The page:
BOSTON - Female collegiate athletes were more likely than males to experience concussions both overall and in gender-comparable sports, a researcher reported.
Analysis of more than 1,000 athletes found that females were significantly more likely to have sports-related concussion (SRC) than male athletes (OR 1.5, 95% CI 1.1-2.0), reported James M. Noble, MD, MS, of Columbia University Medical Center in New York City.
Both female and male athletes who had suffered a previous concussion were three times more likely to have another concussion compared with those who never had a concussion (OR 3.0, 95% CI 2.2-4.0), added Noble. The study will be presented in April at the American Academy of Neurology's annual meeting here.
"Concussion research has been heavily focused on male sports including football. In our study, both male and female athletes with a history of concussion were more likely to get another concussion, and female athletes particularly appeared to be more prone to recurrent concussion," said Noble, the study's senior author, in an interview with MedPage Today.
"This finding, if it can be further corroborated, may help in patient-centered discussions regarding risk of future concussions," he continued.
Asked to comment, Robert E. Harbaugh, MD, of Penn State Hershey Medical Center, said that he was not surprised by the findings: "It has been known for some time that when student athletes compete in the same sport girls and young women have a higher rate of concussion than boys and young men," he told MedPage Today.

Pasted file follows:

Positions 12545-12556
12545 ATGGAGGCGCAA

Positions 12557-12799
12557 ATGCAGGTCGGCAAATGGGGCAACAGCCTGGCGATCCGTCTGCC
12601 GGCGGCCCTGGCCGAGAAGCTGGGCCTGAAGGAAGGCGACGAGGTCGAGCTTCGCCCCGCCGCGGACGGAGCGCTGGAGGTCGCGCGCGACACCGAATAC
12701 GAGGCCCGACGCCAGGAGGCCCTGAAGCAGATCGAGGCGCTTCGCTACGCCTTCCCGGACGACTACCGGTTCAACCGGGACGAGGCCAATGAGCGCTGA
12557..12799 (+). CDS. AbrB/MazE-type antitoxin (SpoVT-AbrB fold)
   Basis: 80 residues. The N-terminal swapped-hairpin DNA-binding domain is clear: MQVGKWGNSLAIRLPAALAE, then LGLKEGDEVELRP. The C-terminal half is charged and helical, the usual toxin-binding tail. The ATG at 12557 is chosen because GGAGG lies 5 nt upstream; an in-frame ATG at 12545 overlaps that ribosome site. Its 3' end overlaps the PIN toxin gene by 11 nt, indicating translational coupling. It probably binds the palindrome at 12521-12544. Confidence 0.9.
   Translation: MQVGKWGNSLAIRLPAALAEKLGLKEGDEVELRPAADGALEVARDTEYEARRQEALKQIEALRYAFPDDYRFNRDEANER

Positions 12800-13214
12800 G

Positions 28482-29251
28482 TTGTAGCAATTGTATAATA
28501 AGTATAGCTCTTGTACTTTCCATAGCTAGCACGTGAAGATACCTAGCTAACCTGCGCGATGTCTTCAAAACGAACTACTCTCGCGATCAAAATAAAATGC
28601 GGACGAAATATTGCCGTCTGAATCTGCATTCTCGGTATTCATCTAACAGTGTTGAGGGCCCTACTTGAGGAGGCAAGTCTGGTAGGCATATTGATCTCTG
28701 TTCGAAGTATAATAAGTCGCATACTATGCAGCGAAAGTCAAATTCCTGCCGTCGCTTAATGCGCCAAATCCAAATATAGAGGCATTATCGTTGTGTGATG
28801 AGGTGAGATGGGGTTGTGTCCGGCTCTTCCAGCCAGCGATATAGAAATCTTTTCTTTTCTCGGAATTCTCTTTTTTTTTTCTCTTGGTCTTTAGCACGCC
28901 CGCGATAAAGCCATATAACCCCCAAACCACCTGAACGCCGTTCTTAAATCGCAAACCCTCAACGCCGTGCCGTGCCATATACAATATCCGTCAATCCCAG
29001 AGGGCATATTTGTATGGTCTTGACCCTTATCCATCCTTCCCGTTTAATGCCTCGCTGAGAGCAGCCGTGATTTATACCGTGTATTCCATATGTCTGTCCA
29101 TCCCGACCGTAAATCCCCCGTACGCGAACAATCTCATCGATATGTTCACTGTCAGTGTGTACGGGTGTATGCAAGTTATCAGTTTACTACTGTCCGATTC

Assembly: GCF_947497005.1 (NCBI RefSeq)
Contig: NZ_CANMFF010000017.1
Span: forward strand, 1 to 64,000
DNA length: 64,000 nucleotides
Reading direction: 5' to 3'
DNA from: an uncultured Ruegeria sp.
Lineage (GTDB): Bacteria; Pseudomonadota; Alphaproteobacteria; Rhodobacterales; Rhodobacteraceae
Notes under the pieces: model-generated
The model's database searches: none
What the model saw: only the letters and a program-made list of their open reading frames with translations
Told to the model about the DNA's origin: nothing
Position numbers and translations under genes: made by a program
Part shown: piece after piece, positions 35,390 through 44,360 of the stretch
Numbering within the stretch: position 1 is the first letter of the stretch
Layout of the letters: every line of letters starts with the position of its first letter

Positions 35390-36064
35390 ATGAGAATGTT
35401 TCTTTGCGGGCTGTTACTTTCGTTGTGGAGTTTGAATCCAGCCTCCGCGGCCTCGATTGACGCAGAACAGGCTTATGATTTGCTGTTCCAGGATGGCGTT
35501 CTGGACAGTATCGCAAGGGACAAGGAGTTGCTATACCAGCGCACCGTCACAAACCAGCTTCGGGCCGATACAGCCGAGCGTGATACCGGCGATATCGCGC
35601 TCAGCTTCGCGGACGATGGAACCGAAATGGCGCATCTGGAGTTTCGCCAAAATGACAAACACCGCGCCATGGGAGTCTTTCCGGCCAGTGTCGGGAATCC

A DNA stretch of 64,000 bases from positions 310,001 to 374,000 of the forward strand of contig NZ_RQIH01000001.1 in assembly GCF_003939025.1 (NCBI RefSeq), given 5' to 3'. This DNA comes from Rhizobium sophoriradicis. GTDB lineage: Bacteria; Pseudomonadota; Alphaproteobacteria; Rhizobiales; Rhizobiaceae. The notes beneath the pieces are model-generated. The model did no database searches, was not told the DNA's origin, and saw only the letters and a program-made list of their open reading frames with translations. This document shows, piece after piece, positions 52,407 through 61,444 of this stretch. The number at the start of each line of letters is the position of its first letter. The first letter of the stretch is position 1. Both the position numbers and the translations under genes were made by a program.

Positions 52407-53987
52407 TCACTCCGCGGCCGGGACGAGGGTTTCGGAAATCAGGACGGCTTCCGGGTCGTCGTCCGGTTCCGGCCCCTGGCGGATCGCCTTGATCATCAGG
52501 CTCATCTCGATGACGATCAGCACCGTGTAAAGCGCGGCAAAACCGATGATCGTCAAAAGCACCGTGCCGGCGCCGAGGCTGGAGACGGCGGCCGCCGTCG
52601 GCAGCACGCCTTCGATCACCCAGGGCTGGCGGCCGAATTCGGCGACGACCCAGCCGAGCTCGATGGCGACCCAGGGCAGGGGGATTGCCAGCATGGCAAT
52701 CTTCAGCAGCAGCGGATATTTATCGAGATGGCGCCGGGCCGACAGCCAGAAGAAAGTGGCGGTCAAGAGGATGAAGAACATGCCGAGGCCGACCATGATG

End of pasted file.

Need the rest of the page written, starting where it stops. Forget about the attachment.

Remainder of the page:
Noble and his team examined concussion data on 1,203 athletes (68.3% male) from Columbia University Athletics who played sports including soccer, basketball, and football during 2000-2014. All athletes participated in the school's concussion care plan which applied a standard concussion protocol to high-risk athletes, including pre- and post-computerized neuropsychological testing and post-concussion symptom assessments.
The researchers also tracked symptoms once athletes returned to play after a concussion.
Noble and colleagues found that 228 athletes -- 23.1% of females (n=88) and 17.0% of males (n=140, P=0.01 for the difference) -- experienced at least one concussion during their college careers.
Both males and females experienced similar symptoms following a concussion, with the exception of amnesia (43.6% in males versus 30.7% in females, P=0.052) and insomnia (29.3% in males versus 42.0% in females, P=0.048).
There was no significant difference between genders in post-concussion neuropsychological test performance when compared with their pre-injury baseline.
Median return to play (RTP) duration was 10 days for both genders and total number of symptoms, particularly in females, remained the only significant predictor of prolonged RTP length in fully adjusted models (?=0.04, P=0.005).
The researchers concluded that it is unclear why females appear to be at higher risk for sports-related concussions than males, but that more research should be done on gender differences in concussion.
There are currently several intercollegiate research programs to help further study these and other epidemiologic research questions about sports-related concussion, Noble told MedPage Today.
Harbaugh noted that while the reasoning is not certain, it is likely "due to the fact that boys and men have stronger neck muscles than girls and women."
"Angular acceleration of the head is more likely to cause concussive symptoms than linear acceleration of the head and strong neck muscles help to stabilize the head and limit angular acceleration," he explained.
This article was published first by MedPageToday Female Athletes More Prone to Recurrent Concussion, a trusted and reliable source for clinical and policy coverage, and free Continuing Medical Education (CME), that directly affects the lives and practices of health care professionals.